Germanisation, or Germanization, is the spread of the German language and culture. It was a central plank of German conservative thinking in the 19th and 20th centuries, during a period when conservatism and ethno-nationalism went hand-in-hand. In linguistics, Germanisation occurs when a word from the German language is adopted into a foreign language. Under the policies of states such as the Teutonic Order, the German Empire, Nazi Germany, non-Germans were prohibited from using their native language, had their traditions and culture suppressed. In addition and settlers were used to upset the population balance. During the Nazi era Germanisation turned into a policy of ethnic cleansing and into the genocide of some non-German ethnic groups. There are different forms and degrees of the expansion of the German language and of elements of German culture. There are examples of complete assimilation into German culture, as happened with the pagan Slavs in the Diocese of Bamberg in the 11th century.
An example of the eclectic adoption of German culture is the field of law in Imperial and present-day Japan, organised according to the model of the German Empire. Germanisation took place by cultural contact, by political decision of the adopting party, or by force. In Slavic countries, the term Germanisation is understood to mean the process of acculturation of Slavic- and Baltic-language speakers – after conquest by or cultural contact with Germans in the early Middle Ages. In East Prussia, forced resettlement of the "Old" or "Baltic" Prussians by the Teutonic Order as well as acculturation by immigrants from various European countries – Poles and Germans – contributed to the eventual extinction of the Prussian language in the 17th century. Since the flight and expulsion of Germans from Central and Eastern Europe at the end of and after World War II, the process of Germanisation has been stopped or reversed in most of these territories. Another form of Germanisation is the forceful imposition of German culture and people upon non-German people, Slavs in particular.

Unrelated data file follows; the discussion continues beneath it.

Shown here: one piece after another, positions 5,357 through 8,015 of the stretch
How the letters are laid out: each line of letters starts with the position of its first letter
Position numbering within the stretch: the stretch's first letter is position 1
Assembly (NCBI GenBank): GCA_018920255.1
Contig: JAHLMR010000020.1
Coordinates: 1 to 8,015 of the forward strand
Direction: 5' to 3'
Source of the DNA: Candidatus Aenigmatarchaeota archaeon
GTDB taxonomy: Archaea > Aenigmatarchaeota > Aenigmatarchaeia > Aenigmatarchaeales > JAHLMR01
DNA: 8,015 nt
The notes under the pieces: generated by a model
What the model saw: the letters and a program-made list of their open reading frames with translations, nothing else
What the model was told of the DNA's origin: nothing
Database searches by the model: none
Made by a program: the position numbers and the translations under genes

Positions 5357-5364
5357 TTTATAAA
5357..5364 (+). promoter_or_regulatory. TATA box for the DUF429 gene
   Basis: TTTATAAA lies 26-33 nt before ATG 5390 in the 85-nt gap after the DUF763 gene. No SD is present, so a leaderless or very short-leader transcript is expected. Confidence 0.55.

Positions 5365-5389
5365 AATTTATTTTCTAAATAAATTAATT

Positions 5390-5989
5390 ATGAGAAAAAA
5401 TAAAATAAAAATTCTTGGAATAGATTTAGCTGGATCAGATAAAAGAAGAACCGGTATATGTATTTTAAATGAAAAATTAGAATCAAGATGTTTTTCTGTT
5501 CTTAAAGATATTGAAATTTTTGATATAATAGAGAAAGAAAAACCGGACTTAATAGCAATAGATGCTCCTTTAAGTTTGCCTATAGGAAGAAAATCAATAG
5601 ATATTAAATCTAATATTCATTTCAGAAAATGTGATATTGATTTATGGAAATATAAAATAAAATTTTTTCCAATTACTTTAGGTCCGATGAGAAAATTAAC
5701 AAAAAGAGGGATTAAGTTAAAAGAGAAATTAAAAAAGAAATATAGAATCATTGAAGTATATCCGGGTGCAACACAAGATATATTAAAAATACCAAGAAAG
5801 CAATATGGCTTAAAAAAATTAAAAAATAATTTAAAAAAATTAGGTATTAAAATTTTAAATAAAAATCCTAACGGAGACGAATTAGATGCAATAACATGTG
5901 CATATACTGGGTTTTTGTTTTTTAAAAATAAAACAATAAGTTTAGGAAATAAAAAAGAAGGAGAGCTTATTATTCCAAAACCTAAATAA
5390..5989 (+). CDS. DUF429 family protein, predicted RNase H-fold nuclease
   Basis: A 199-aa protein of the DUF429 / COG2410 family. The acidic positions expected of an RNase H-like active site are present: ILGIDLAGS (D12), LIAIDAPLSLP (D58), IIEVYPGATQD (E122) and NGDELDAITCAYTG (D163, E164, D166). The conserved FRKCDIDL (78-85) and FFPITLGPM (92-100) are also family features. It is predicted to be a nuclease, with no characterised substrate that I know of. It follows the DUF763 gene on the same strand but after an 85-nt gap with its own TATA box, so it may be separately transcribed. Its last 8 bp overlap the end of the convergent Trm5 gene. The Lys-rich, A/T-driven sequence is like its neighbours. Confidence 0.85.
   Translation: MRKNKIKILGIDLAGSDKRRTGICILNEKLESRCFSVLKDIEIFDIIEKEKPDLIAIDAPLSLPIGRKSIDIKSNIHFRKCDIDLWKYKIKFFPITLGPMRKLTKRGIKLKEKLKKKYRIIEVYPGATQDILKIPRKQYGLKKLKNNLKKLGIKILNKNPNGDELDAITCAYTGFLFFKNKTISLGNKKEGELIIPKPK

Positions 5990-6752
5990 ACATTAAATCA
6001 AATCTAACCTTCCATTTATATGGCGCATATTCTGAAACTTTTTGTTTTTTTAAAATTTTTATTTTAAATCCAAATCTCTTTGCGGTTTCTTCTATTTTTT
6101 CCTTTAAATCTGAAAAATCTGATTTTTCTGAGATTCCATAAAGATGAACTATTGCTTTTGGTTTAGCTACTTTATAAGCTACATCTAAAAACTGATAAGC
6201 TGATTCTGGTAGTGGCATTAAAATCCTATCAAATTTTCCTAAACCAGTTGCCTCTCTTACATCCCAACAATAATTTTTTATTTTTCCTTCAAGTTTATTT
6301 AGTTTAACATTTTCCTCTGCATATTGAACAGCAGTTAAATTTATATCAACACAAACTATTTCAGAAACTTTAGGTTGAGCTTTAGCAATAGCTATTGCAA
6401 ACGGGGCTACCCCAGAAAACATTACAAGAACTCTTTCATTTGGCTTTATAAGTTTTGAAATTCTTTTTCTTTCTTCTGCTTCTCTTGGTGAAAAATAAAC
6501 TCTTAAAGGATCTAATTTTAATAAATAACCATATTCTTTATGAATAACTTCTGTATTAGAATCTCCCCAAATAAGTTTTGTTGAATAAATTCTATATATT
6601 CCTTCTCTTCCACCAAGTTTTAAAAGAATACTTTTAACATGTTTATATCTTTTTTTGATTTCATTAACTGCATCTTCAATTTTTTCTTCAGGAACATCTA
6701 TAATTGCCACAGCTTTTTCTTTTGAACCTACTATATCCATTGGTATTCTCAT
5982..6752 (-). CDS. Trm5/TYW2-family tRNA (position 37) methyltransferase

Early Germanisation went along with the Ostsiedlung during the Middle Ages in Hanoverian Wendland, Mecklenburg-Vorpommern and other areas inhabited by Slavic tribes – Polabian Slavs such as Obotrites and Sorbs. Early forms of Germanisation were recorded by German monks in manuscripts such as Chronicon Slavorum; the proto-Slovene language was spoken in a much larger territory than modern Slovenia, which included most of the present-day Austrian states of Carinthia and Styria, as well as East Tyrol, the Val Pusteria in South Tyrol, some parts of Upper and Lower Austria. By the 15th century most of these areas had been Germanised; the northern border of Slovene-speaking territory stabilised on a line from north of Klagenfurt to south of Villach and east of Hermagor in Carinthia, while in Styria it followed the current Austrian-Slovenian border. This linguistic border remained unchanged until the late 19th century, when a second process of Germanisation took place in Carinthia. In Tyrol there was a Germanisation of the Ladino-Romantsch of the Venosta Valley by Austria in the 16th century.